What is anorexia?

What is anorexia?

Anorexia, also known as nervous anorexia is an eating disorder that can have fatal consequences. People suffering from anorexia consume very limited amounts of food, leading to starvation. Eventually, they can become dangerously thin and malnourished while still perceiving themselves as overweight. Often, people with anorexia restrict their food intake severely to prevent weight gain or to continue losing weight.

They may control calorie consumption through methods like vomiting after eating, abusing laxatives, diet pills, diuretics, or enemas. They may also attempt to lose weight through excessive exercise. Regardless of how much weight is lost, individuals with anorexia continue to fear gaining weight.

Anorexia is not actually about food; it is an extremely unhealthy and sometimes life-threatening way of coping with emotional problems. When you have anorexia, you often equate thinness with self-esteem.

How is anorexia diagnosed?

A doctor gathers a detailed medical history and performs a physical examination. Additionally, a neurological examination A doctor gathers a detailed medical history and performs a physical examination. individuals in Switzerland , a neurological examination is carried out in some cases. In the case of children and adolescents, the physician pays attention to age-appropriate development.

Depending on the severity of the symptoms, additional tests may be conducted. These can include:

  • Abdominal ultrasound (USG)
  • Laboratory tests, such as electrolytes, kidney and liver function, and urine analysis. Anorexia increases the risk of osteoporosis, so bone density measurement may also be necessary. Clinical psychologists or psychotherapists may also be involved in the diagnosis.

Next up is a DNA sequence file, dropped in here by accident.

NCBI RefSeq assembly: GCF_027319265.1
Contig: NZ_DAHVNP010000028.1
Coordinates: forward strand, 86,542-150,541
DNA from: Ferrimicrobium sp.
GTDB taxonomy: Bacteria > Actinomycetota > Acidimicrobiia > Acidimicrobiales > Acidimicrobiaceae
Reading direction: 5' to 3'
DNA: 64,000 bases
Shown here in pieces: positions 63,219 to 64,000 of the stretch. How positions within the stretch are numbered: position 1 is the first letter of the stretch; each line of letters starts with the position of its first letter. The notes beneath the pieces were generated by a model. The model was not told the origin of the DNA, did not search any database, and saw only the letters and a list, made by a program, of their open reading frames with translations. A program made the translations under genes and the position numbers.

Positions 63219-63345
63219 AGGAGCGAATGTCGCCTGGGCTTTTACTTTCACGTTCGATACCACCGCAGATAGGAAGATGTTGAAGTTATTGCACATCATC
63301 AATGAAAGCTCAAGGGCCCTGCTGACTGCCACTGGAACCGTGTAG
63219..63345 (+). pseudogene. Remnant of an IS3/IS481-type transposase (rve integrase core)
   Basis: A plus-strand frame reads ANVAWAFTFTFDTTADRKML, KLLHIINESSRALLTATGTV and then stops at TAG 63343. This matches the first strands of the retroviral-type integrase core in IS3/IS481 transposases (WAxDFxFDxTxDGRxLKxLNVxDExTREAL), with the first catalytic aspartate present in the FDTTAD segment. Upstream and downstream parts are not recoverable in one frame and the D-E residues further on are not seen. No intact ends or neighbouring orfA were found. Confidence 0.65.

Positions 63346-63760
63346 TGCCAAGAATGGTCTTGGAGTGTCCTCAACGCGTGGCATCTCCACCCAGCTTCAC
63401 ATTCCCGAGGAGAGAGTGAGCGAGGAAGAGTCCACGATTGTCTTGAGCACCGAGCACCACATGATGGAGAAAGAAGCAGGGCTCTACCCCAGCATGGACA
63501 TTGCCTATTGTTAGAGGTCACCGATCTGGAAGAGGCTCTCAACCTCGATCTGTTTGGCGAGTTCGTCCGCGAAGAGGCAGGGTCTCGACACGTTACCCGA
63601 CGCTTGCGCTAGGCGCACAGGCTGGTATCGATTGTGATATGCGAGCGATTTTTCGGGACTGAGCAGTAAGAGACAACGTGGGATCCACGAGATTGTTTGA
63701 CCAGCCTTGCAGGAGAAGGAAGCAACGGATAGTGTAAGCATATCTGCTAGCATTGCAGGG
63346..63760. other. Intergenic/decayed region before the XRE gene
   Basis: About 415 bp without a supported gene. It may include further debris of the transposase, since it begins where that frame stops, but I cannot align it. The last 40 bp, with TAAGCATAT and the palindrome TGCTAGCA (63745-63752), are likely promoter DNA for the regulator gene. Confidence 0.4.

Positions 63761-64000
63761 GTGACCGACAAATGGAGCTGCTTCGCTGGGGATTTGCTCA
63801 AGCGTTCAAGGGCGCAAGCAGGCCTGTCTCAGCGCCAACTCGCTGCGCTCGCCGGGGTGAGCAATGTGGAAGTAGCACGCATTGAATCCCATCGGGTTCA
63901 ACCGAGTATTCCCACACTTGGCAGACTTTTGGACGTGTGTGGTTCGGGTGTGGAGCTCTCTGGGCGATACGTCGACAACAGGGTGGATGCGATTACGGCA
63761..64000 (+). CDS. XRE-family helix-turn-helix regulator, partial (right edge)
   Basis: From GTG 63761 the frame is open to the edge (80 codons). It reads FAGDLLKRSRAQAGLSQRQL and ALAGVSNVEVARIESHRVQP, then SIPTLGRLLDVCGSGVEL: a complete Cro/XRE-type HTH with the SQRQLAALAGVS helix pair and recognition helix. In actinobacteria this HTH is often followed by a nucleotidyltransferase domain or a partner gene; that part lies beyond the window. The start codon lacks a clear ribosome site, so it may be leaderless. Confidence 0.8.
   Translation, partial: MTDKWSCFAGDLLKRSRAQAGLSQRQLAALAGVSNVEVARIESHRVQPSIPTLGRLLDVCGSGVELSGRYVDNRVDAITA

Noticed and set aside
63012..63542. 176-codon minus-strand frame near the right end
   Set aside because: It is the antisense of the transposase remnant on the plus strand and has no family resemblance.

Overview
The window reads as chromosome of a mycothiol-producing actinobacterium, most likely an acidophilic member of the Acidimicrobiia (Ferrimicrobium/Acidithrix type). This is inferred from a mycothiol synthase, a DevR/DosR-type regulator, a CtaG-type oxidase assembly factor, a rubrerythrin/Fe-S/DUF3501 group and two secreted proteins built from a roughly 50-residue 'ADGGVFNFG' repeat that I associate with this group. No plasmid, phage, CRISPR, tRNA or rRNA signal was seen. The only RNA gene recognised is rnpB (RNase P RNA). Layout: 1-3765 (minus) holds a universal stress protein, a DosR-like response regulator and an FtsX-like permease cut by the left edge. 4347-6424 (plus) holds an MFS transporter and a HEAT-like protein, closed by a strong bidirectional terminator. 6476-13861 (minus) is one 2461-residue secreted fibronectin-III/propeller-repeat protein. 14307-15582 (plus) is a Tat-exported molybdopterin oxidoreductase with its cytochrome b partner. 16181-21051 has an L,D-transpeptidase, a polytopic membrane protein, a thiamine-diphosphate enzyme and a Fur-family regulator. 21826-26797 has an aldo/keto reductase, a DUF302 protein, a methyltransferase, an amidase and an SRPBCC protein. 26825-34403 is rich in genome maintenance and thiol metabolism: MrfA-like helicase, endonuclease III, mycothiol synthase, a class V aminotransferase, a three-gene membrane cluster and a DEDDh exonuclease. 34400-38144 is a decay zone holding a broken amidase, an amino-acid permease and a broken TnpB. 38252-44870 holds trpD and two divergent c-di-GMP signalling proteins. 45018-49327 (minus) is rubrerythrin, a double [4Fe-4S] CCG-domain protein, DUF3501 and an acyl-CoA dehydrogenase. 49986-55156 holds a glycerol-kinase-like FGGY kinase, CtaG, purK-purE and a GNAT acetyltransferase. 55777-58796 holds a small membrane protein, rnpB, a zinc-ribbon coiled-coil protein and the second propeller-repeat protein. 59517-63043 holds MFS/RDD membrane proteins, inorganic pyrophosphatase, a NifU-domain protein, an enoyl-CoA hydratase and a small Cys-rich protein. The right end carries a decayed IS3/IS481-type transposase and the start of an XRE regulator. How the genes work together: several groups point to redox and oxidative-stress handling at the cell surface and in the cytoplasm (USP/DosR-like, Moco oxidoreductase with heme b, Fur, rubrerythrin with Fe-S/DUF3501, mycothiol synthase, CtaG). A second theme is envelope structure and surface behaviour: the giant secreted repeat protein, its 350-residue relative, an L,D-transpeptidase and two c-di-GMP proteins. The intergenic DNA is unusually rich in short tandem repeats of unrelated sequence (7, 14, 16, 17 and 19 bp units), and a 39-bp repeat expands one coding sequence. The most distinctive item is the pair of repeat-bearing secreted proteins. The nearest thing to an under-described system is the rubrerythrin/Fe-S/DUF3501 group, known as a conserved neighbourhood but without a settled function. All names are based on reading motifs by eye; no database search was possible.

Symptoms of anorexia

In our society, there is a distorted perception that fighting anorexia requires looking emaciated. The truth is that you cannot tell if someone has anorexia just by looking at them; however, certain warning signs can indicate a possible problem.

Physical side effects of anorexia may include:

Anorexia nervosa results in severe malnutrition that can be identified by many other signs besides weight loss, such as the following signs of anorexia:

  • Loss/fluctuation of body fat and muscle mass.
  • Yellowing and dryness of the skin.
  • Growth of fine hair all over the body.
  • Loss of or irregular menstrual cycles (amenorrhea).
  • Constipation.
  • Abdominal pain and gastrointestinal issues.
  • Weakened immune system.
  • Difficulty regulating body temperature or tolerating cold.
  • Fatigue and low energy levels.
  • Dental erosion.

Behavioral and emotional signs of anorexia may include:

People who struggle with anorexia will exhibit certain behavioral and emotional warning signs that indicate nutritional deficiencies and mental health issues. One of these includes:

  • Expressing intense fear of weight gain or obesity.
  • Fixation on body weight, size, shape, and appearance, causing significant distress.
  • Hyper-focus on food, including its nutritional content and physical impact.
  • Ritualistic eating patterns, such as tiny/large bites, food manipulation, eating in isolation, or avoidance of specific foods.
  • Distorted body image.
  • Excessive physical activity, even in adverse weather conditions, disrupting work/school/social life or leading to injuries.
  • Food refusal or eating discreetly to avoid being seen, as well as avoiding eating in social situations.
  • Giving the impression that they have "already eaten" or "aren't hungry."
  • Mood swings and heightened emotional dysregulation.
  • Difficulty with clear thinking and concentration.


There is no guaranteed way to prevent anorexia nervosa. Primary care physicians (pediatricians, family doctors, and internists) may have good opportunities to detect early signs of anorexia and prevent the development of a full-blown disorder. For instance, they can inquire about eating habits and body satisfaction during routine medical visits.

If you notice low self-esteem, rigid diets, and dissatisfaction with appearance in a family member or friend, talk to them about these issues. While you may not be able to prevent the development of an eating disorder, you can discuss healthier behaviors or treatment options.